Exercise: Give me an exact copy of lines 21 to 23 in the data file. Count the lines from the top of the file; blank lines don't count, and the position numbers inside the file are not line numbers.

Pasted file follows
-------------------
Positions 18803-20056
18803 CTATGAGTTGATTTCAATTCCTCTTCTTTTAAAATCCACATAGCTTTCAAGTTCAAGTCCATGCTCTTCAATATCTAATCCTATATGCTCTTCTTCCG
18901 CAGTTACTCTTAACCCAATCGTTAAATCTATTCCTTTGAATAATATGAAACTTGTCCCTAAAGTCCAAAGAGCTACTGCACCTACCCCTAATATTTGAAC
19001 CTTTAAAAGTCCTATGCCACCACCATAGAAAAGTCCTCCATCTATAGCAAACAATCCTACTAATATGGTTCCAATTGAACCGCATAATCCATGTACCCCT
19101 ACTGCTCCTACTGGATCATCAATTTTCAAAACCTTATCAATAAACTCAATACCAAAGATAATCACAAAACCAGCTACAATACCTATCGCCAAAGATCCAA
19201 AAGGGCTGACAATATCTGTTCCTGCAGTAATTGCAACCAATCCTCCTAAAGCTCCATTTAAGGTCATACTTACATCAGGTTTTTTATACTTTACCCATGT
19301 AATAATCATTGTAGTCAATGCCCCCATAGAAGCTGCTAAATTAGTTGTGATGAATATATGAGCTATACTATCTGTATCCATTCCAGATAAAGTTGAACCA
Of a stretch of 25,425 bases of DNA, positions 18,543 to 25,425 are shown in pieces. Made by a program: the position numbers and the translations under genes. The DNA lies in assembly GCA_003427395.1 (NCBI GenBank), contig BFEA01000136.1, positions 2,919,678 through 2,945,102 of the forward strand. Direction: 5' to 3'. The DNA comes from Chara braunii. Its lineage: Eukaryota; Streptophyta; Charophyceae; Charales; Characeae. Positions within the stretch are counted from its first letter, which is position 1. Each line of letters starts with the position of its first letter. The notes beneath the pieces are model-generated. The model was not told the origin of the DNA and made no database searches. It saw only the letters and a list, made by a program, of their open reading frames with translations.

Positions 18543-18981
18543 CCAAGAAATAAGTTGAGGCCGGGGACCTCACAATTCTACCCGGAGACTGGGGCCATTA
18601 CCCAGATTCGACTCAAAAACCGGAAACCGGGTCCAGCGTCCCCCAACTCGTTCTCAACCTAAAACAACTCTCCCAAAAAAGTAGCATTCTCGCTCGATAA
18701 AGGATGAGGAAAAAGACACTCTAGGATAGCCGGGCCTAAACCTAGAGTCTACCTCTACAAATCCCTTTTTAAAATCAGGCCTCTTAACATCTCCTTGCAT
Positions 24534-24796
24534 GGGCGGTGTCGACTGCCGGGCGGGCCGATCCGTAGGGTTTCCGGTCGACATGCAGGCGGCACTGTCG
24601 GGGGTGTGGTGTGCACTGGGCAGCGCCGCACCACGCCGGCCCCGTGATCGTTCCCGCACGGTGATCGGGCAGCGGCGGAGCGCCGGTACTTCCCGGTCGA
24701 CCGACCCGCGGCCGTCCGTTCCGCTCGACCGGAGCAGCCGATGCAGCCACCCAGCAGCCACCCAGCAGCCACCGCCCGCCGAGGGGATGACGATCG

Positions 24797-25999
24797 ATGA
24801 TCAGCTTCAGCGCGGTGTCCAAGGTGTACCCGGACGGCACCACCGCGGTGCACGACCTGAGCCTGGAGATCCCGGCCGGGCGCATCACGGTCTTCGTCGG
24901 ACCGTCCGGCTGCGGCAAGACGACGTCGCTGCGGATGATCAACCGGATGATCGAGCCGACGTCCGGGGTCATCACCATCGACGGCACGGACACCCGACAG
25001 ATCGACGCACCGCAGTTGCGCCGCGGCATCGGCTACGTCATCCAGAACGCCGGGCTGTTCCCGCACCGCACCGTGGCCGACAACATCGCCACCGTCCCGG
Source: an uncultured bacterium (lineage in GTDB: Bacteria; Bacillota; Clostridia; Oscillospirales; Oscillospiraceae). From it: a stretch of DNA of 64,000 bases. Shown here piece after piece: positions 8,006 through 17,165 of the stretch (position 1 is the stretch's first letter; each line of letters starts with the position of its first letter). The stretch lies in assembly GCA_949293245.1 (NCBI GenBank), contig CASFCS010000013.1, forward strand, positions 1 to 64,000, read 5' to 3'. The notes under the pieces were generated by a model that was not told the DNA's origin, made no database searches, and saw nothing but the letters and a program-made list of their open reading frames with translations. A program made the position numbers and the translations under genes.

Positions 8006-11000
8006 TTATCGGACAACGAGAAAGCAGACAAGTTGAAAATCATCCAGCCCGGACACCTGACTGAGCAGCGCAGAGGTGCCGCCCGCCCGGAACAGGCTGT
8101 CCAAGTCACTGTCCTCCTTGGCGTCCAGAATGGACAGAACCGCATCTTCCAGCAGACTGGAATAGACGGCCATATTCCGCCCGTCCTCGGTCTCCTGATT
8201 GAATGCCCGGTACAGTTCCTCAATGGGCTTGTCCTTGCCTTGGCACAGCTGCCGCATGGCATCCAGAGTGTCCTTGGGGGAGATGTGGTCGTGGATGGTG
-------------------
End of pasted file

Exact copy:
25001 ATCGACGCACCGCAGTTGCGCCGCGGCATCGGCTACGTCATCCAGAACGCCGGGCTGTTCCCGCACCGCACCGTGGCCGACAACATCGCCACCGTCCCGG
Source: an uncultured bacterium (lineage in GTDB: Bacteria; Bacillota; Clostridia; Oscillospirales; Oscillospiraceae). From it: a stretch of DNA of 64,000 bases. Shown here piece after piece: positions 8,006 through 17,165 of the stretch (position 1 is the stretch's first letter; each line of letters starts with the position of its first letter). The stretch lies in assembly GCA_949293245.1 (NCBI GenBank), contig CASFCS010000013.1, forward strand, positions 1 to 64,000, read 5' to 3'. The notes under the pieces were generated by a model that was not told the DNA's origin, made no database searches, and saw nothing but the letters and a program-made list of their open reading frames with translations. A program made the position numbers and the translations under genes.

Positions 8006-11000